Follow the Ministry of Health's COVID-19 Guidance for Primary Care Providers in a Community Setting (page 8) for a summary of required precautions.
Given community spread of COVID-19 in Ontario and evidence that transmission may occur from those who have few or no symptoms, masking (surgical / procedure mask) for the full duration of shifts for health care providers and other staff working in direct patient care areas is recommended.
Ontario Health West is implementing an easy-to-use process to provide an allocation of personal protective equipment through our regional supply chain lead organization, Healthcare Materials Management Services. This initial allocation of personal protective equipment is intended to help you ramp up in-person care in a timely and safe manner, while continuing to provide virtual care as appropriate.
For more detailed information on cleansing and disinfection, refer to the:
Follow the Ministry of Health's COVID-19 Guidance: Primary Care Providers in a Community Setting for in-person care and essential visits.
The Chief Medical Officer of Health's Directive #2, limiting the provision of non-essential in-person care, has been amended to support the gradual resumption of non-essential health care. The direction isn't to have you return to normal practice, but rather move towards a 'new normal'. To support this, the Ontario Ministry of Health has made available COVID-19 Operational Requirements for Health Sector Restart.
As the gradual restart of services continues, you're in the best position to determine which services can continue to be offered virtually, such as phone consultations, virtual assessments, and which services can safely resume in-person. As a reminder, Ontario approved new physician billing codes for telephone assessments, enabling doctors to conduct more assessments over the phone rather than in their clinic.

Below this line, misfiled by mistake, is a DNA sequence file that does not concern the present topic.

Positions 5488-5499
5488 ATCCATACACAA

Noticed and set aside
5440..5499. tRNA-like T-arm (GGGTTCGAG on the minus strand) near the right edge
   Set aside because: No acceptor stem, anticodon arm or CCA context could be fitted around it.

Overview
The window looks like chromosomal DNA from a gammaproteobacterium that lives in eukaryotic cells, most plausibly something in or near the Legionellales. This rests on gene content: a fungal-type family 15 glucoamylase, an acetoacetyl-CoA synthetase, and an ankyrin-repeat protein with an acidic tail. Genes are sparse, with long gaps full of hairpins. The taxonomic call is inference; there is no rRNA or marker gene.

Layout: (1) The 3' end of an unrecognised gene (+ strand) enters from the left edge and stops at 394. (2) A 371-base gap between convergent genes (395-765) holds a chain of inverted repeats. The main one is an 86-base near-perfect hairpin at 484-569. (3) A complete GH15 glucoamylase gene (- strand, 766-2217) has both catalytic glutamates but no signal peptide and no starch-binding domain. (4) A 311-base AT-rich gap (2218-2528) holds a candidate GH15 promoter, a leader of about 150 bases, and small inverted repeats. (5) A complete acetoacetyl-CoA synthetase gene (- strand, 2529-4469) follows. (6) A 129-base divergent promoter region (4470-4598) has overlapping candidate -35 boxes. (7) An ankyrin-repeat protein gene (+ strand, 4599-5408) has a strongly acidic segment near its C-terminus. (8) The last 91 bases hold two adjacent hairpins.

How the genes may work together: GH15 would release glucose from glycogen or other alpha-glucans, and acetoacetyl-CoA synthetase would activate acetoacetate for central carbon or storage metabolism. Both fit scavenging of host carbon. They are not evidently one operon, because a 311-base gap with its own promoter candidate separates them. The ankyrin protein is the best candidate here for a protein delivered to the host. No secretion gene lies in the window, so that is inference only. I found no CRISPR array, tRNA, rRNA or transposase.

You will also need to be cautious and resume practice in a controlled and gradual manner while taking steps to protect yourself, your staff, the patient and the public. This document outlines measures that must be in place in order to meet public health guidelines and promote a safe environment for the provision of in-person health services by health care providers.
No. The National Advisory Committee on Immunization states that if post-exposure prophylaxis (PEP) is required (for example measles, hepatitis A, hepatitis B, rabies, meningococcus and varicella), it should be given without delay to all patients who need it.
It's important that your patients are informed in advance about your new office practices, the safety precautions you're taking, and how you're keeping each other safe.
Active and passive screening of patients is extremely important during this time. Patients and essential visitors should be screened over the phone for symptoms of COVID-19 before their appointments and can be told what to expect when they come into the office for their appointment.
If they screen positive over the phone, the appointment should be deferred if possible and the individual referred for testing.
As an additional precautionary measure, on the day of the appointments, patients and essential visitors should be screened again on site, with staff taking proper precautionary measures to protect against the possible spread of COVID-19.
Your office may consider posting signage to inform patients of the specific measures being taken to ensure the safety of patients and clinical staff during this time, such as screening of patients and essential visitors, cleaning and disinfecting frequency of examination rooms and high-touch surfaces, and use of personal protective equipment.
You can order the Novel Coronavirus (COVID-19) Screening Poster for Primary Care Providers and other Infection Prevention and Control print material on Public Health's resources order page.